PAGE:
Internet users have many options to reduce the amount of unwanted commercial e-mail filling up their mailboxes. Following these recommendations should reduce the amount of unwanted spam you receive:
- Avoid displaying your e-mail address in public – If it is not required, do not provide your e-mail address when filling out Web registration forms, surveys, etc. If you must provide your e-mail address, look for a box that asks if it is okay to send you offers or information. Make sure you say "no."
- Contact net directories such as WhoWhere.com, 411.com and Switchboard.com and request that they remove your name, e-mail address, and other personal information from their databases. Simply go to the Web site, click on the "contact us" link and then request that your information be removed.
- Contact your Internet Service Provider. Authorize it to disclose that you have a Washington e-mail address. Encourage your ISP to provide this disclosure service if they don't have it
- Protect your address from list members. If you subscribe to a list, ask the list administrator to shield you from outside e-mail commands that allow a third party to view names on the list.
- Delete your member profile from online services such as America Online.
- Avoid posting your e-mail address in chatrooms, newsgroups, or on auction and sales sites. Spammers often send scavenger bots (programs that "harvest" e-mail addresses) to these sites.
- Don’t list your e-mail address directly on a Web page, even your own. Use an alias or a secondary account that you can delete later if necessary.
- Avoid responding to spam, even if you are asking to be "removed" from a mailing list. Responding can increase the amount of spam e-mail you receive because spammers know your address is active.
- Switch to an Internet Service Provider (ISP) that offers spam filtering.
- Read and understand the entire form before you transmit personal information through a web site. Some web sites allow you to opt out of receiving e-mail from their "partners" – but you may have to uncheck a pre-selected box if you want to opt out.
- Decide if you want to use two e-mail addresses, one for personal messages and one for newsgroups and chat rooms. You also might consider using a disposable e-mail address service that creates a separate e-mail address that forwards to your permanent account. If one of the disposable addresses begins to receive spam, you can shut it off without affecting your permanent address.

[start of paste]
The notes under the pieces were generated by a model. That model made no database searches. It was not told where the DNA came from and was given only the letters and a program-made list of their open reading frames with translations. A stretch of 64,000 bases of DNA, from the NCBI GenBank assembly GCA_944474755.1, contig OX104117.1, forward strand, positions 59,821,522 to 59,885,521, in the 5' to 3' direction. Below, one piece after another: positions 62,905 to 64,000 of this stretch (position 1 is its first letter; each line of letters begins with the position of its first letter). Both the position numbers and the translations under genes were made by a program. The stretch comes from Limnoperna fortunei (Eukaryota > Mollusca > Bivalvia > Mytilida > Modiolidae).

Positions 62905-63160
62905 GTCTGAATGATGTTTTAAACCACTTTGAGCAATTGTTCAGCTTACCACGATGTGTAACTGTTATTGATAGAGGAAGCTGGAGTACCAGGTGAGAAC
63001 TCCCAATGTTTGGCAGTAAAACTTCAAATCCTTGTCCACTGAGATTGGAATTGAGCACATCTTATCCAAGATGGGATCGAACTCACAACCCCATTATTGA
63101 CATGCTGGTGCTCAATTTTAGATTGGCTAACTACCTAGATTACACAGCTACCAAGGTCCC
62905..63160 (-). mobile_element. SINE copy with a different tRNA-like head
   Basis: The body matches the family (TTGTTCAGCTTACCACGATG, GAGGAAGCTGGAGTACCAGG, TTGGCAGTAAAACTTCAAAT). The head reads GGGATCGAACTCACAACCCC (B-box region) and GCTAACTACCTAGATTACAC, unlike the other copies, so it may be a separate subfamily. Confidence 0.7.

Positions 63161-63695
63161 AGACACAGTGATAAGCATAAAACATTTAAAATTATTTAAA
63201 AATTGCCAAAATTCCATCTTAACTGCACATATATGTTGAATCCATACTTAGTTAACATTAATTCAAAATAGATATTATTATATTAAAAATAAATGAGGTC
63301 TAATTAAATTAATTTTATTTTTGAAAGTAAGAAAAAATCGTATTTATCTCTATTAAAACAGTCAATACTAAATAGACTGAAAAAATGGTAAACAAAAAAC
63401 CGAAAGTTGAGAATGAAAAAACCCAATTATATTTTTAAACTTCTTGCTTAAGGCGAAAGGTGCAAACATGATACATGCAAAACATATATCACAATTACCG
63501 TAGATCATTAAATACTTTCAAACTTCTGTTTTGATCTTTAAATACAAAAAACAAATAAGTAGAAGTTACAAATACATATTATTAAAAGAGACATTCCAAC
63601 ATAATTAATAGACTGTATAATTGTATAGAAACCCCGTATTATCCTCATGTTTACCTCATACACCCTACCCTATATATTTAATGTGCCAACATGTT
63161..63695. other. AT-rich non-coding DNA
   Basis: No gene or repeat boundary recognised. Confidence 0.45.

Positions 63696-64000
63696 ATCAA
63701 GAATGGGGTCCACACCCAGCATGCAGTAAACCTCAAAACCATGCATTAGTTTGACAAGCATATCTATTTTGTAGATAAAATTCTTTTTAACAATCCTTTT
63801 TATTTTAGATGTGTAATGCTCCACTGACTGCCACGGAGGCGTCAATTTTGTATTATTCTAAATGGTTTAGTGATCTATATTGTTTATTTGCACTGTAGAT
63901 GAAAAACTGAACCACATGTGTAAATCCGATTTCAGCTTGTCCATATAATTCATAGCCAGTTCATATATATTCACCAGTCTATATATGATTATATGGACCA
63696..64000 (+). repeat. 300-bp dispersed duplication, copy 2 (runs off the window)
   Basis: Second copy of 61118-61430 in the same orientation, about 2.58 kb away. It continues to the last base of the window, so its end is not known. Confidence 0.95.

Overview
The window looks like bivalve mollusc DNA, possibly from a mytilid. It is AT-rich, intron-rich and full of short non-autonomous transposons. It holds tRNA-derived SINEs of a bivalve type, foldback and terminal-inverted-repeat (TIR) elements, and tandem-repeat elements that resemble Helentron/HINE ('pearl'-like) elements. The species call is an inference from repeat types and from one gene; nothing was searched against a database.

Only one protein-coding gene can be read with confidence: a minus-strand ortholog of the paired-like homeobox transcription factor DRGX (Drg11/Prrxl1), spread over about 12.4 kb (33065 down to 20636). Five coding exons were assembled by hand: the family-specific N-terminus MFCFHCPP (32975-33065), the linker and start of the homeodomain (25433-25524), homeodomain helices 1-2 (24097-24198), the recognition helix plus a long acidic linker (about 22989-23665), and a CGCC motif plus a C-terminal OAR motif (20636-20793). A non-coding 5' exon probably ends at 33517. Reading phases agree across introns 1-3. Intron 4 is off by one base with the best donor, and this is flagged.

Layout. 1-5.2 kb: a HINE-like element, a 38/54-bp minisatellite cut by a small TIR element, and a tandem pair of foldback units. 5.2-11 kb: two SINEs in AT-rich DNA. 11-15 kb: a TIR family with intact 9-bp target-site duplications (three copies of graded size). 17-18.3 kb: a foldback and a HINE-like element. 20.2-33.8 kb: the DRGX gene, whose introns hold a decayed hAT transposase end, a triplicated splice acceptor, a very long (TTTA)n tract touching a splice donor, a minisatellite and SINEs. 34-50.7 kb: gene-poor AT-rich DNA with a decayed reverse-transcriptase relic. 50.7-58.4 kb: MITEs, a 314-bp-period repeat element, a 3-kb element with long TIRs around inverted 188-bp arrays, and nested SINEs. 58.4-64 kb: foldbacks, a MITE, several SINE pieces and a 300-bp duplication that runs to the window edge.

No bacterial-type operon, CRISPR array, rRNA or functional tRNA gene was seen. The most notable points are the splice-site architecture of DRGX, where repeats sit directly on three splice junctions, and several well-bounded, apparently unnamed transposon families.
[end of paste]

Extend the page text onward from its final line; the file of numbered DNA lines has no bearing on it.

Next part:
- Use a unique e-mail address. Your choice of addresses may affect the amount of spam you receive. Spammers use "dictionary attacks" to sort through possible name combinations at large ISPs or email services, hoping to find a valid address. Thus, a common name such as jdoe may get more spam than a more unique name like jd51x02oe. Of course, there is a downside: it's harder to remember an unusual email address.
- Use an e-mail filter. Check your e-mail account to see if it provides a tool to filter out potential spam or a way to channel spam into a bulk email folder. You might want to consider these options when you're choosing which ISP to use. In addition, you and your family may wish to consider purchasing commercial software that filters out many spam messages or offensive materials.
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Who Is Sending This Stuff?
One way to fight spam is to use the very information that spam brings with it. Internet Service Providers (ISPs) don’t like spam any more than you do. So, if you can file a complaint or provide helpful information to ISPs about specific spammers, it helps everyone. A major hurdle for most of us, however, is learning how to find the information we need to properly identify spammers so they can be reported. The following tips will help track spammers on your own.
Often, junk e-mail messages include a link to a website. After all, the purpose of most junk e-mail is to direct people to websites where they will be hit up for a variety of products and services. If you’re provided a link to a website, you can probably find out who owns that website and complain to them directly or report them to ISPs.
Visit the Site – Although we may not wish to visit the sites provided in junk e-mail messages, this is one way to track down the source of an unwanted e-mail solicitation. This approach, however, has its pros and cons.
- Cons – Some websites pitched through spam messages contain pornographic, distasteful or unwanted content. Others may ask for personal information including credit card information or e-mail addresses. Be careful with this information if you are asked for it.
"Whois" Searches – If you are leery about visiting the websites included in spam e-mail, there is another way to find contact information. This method is called a "Whois" search. To provide some order in cyberspace and to avoid duplication, web addresses or domain names must be registered. When users/firms register a domain name, they provide contact information to the company that registers the domain name on their behalf.